Saudi Arabia's Crown Prince Mohammed bin Salman attends a speech given by his father. (Bandar Al-Jaloud/AFP/Getty Images)

A COMMON theme has emerged in the Trump administration’s rhetoric about Saudi Arabia’s murder of journalist Jamal Khashoggi. The president and his top aides keep saying they intend to get to the bottom of the case and to hold all those responsible accountable. But there is always one caveat: Any action must be consistent with “maintaining the important strategic relationship between the United States and Saudi Arabia,” as the State Department put it on Saturday.

The implication is clear: Nothing can disrupt the White House’s bond with Crown Prince Mohammed bin Salman, the kingdom’s most powerful figure. That imperative apparently has prompted President Trump to resist the CIA’s firm finding that the crown prince was responsible for ordering Mr. Khashoggi’s murder. And it has so far prevented the State Department from publicly stating what conclusions the United States has reached about the case — though Mr. Trump vaguely spoke of a report this week.

The administration is right that the relationship with Saudi Arabia, which dates to President Franklin D. Rooosevelt’s administration, is worth preserving. But it is exaggerating the importance of a country that gets far more from the United States than it delivers. It is also mistakenly conflating the Saudi regime with one 33-year-old prince — a man who in a handful of years has run up a toxic record of recklessness.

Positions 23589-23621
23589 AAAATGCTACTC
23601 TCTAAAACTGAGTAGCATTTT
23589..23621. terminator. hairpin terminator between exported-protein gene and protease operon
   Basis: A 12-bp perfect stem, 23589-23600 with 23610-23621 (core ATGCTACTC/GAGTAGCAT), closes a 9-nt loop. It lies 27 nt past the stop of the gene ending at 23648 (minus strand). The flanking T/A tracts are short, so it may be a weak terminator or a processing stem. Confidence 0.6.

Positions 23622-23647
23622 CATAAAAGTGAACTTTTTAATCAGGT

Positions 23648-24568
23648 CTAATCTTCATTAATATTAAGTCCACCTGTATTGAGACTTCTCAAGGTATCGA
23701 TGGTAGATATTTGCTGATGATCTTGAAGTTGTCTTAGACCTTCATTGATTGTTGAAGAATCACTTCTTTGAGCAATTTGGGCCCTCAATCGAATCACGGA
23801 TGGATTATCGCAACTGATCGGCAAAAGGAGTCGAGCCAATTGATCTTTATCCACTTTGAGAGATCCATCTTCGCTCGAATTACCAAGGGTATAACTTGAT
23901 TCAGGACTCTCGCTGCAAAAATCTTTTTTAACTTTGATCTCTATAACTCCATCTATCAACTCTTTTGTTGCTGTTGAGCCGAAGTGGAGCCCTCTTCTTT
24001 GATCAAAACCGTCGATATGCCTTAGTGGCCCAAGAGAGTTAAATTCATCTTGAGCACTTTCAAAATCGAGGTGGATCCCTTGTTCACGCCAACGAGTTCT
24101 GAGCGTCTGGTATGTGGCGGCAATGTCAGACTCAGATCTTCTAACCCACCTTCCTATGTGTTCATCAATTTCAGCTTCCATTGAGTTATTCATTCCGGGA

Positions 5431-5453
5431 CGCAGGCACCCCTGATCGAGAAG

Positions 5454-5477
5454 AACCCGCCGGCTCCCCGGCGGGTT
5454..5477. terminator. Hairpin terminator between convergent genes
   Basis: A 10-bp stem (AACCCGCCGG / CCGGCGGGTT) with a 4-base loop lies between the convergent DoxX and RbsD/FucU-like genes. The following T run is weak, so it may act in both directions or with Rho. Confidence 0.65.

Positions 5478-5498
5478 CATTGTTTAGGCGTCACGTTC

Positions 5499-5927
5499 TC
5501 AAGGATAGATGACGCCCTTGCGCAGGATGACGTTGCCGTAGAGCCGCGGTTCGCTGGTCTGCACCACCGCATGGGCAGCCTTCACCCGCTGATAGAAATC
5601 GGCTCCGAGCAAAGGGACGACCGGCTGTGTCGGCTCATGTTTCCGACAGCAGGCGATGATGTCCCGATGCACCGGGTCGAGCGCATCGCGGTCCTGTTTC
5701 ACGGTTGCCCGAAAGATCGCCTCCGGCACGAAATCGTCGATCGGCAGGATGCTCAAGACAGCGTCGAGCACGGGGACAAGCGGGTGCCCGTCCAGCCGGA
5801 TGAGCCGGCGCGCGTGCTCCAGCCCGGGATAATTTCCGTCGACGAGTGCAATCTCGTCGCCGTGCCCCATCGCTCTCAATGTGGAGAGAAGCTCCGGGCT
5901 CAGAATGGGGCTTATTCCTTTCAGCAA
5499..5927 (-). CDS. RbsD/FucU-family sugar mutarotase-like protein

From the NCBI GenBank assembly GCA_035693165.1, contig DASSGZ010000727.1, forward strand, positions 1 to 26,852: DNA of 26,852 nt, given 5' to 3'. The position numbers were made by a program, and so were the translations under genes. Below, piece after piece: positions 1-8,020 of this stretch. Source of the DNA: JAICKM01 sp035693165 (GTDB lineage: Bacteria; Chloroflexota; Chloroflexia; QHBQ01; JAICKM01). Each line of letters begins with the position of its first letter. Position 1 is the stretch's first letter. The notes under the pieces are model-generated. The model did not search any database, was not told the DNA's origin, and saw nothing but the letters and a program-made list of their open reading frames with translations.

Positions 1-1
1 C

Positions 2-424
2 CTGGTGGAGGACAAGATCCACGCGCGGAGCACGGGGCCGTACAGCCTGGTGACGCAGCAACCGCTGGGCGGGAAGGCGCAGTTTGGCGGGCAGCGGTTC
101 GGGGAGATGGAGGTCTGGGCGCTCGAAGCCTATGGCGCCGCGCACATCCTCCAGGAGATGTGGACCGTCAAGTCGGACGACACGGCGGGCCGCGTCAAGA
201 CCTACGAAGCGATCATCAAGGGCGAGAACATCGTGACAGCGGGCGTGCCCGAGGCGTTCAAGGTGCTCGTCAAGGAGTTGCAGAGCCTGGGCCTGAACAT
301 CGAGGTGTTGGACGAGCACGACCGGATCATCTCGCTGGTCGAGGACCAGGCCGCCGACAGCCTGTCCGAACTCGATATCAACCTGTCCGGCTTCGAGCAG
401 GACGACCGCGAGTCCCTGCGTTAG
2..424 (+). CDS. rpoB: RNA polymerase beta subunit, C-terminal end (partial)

As we have previously written, Mr. Trump appears to greatly overvalue Saudi Arabia as a weapons purchaser, an oil producer and an “ally” against Iran. In fact, the regime is not delivering on any of those fronts. It has completed only a small fraction of the $110 billion in arms purchases Mr. Trump touts. It is reportedly considering a cut in oil production, despite Mr. Trump’s entreaties to step up pumping.

As a military partner in pushing back against Iranian aggression, Saudi Arabia has been worse than useless. It has no significant presence in Syria, where Tehran is making its strongest military push. The intervention in Yemen launched by Mohammed bin Salman produced a humanitarian catastrophe while strengthening Iran’s position. Tehran smiled when the prince rashly launched a blockade against neighboring Qatar, site of the largest U.S. air base in the Middle East; it cheered when he abducted the pro-American prime minister of Lebanon.

Mohammed bin Salman has been good at charming Westerners with talk of religious reform and economic modernization, but in practice he has done enormous damage to those causes. He has imprisoned scores of liberal Saudis who support reform, including the women who pushed for the right to drive. In overseeing the murder of Mr. Khashoggi, he silenced an influential journalist who endorsed his goals while criticizing his methods. He has backed away from several major economic reforms.

The United States cannot force Mohammed bin Salman’s removal from power, and the fact that he may remain is another rationale for the administration’s response. But it is entirely possible to sanction and shun the Saudi leader while still doing business with his regime. The Saudi royal family cannot afford and will not allow a rupture with the United States. The weakening of the crown prince would likely increase stability in Saudi Arabia and across the Middle East. In contrast, a failure to check Mohammed bin Salman will invite even more destructive behavior.